controller removes a finger from the hole to allow water to flow. The timer starts

the stopwatch. The observer ensures the flow is being collected in the measuring

cup and monitors the flow. The pourer begins to slowly replenish the water in the

can as it flows out to keep the water level at 1 cm below the top of the can as

closely as possible.

4. When the flow observer sees that the water in the graduated cylinder has reached

the marked volume line, the flow observer commands, stop. At that command

the timer stops the stopwatch and this portion of the activity is over. The team

can relax and record the data in the data table. The data recorded include the hole

size and the time between start and stop.

5. The team empties the can and removes and replaces the can with the next sized

hole. The activity is repeated with each can and the data recorded in the data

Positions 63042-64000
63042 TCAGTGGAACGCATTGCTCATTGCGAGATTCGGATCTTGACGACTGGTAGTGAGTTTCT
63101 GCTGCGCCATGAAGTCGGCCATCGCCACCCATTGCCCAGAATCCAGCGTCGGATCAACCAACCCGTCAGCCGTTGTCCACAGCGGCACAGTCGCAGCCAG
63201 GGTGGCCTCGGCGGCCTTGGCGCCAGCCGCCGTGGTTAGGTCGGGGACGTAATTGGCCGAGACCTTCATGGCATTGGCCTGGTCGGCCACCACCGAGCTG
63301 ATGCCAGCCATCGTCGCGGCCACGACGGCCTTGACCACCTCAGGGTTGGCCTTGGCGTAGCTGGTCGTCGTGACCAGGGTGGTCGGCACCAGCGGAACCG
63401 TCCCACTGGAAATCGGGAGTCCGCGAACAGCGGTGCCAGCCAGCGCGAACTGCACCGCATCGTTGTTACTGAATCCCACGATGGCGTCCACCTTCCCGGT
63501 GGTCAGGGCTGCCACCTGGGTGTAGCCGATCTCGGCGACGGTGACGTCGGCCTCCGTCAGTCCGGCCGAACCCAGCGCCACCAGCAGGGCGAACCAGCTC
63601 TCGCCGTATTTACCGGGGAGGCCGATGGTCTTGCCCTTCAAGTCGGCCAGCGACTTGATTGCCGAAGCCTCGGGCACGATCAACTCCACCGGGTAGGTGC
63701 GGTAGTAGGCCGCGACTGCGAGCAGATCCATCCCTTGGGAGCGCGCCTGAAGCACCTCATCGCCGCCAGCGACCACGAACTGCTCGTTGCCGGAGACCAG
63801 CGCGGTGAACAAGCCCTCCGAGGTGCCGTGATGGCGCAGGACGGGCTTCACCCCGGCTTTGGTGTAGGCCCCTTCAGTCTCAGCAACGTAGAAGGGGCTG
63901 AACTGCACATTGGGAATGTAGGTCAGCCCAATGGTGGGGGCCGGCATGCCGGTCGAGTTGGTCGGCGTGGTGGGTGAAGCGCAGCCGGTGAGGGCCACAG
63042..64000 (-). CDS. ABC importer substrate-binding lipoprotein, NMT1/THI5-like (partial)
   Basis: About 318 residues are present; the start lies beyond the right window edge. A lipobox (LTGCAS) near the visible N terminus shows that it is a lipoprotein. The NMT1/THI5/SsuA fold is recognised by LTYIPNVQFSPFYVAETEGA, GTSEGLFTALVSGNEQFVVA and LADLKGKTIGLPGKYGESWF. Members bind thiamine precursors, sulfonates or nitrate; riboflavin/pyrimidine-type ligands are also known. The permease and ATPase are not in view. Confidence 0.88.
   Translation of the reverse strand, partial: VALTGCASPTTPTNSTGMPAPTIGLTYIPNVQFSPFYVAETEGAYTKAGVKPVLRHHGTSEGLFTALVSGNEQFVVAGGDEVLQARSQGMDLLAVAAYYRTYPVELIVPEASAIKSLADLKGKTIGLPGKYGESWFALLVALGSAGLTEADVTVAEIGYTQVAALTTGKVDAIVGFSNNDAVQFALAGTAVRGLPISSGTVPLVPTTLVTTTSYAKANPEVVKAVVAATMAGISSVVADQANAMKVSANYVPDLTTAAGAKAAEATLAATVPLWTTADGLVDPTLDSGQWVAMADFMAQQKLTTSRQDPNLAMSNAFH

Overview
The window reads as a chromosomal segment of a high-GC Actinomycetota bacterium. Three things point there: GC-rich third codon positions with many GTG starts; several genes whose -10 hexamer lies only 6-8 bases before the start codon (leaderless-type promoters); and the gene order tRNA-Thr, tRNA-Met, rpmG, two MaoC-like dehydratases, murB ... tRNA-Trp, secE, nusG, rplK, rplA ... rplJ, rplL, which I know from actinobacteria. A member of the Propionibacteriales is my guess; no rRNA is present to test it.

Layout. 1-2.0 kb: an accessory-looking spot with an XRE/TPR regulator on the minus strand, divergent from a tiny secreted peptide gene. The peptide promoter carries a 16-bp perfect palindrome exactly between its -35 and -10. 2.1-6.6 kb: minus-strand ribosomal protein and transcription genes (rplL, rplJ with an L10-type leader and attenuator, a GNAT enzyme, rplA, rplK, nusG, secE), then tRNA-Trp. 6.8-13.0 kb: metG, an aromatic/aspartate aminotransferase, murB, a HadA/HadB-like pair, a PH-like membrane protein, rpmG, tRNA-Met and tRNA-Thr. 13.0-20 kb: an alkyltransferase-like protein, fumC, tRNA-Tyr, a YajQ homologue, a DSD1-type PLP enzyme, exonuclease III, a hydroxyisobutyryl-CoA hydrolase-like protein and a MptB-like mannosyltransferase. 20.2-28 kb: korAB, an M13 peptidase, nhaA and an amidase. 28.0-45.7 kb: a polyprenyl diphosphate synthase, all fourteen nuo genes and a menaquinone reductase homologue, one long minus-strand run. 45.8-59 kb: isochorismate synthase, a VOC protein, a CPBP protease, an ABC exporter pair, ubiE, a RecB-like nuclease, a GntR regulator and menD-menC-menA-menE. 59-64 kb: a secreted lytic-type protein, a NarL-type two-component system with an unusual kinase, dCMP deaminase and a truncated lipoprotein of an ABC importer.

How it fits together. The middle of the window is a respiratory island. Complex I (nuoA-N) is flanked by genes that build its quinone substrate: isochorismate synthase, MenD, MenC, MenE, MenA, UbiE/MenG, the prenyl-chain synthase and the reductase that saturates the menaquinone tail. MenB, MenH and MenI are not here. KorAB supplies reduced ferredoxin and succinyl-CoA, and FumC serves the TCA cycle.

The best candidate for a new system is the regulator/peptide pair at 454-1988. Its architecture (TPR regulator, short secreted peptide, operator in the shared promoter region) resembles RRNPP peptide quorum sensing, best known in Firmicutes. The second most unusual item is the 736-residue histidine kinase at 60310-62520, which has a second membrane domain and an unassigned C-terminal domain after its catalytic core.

table.

Part Two:

1. The team sets up the apparatus as before, using the can with the 1/8 hole. The

ruler will be used in this activity and should be available for making depth

measurements. The team may elect to temporarily mount the ruler inside of the

can or they may elect to dip the ruler into the can when measurements are

required. The team responsibilities can be changed or left as in part one.

2. The flow controller places a finger over the hole to prevent water flow. The

pourer fills the can up to 1 cm from the top of the can. The recorder records this

depth on the data sheet. The timer clears the stopwatch. The flow observer

positions the collection cup to collect the flow.

3. When the team is set, the flow controller begins the activity by removing a finger

from the hole to allow flow and announcing, go simultaneously. The timer

starts the stopwatch. The flow observer ensures the flow is entering the

measuring cup.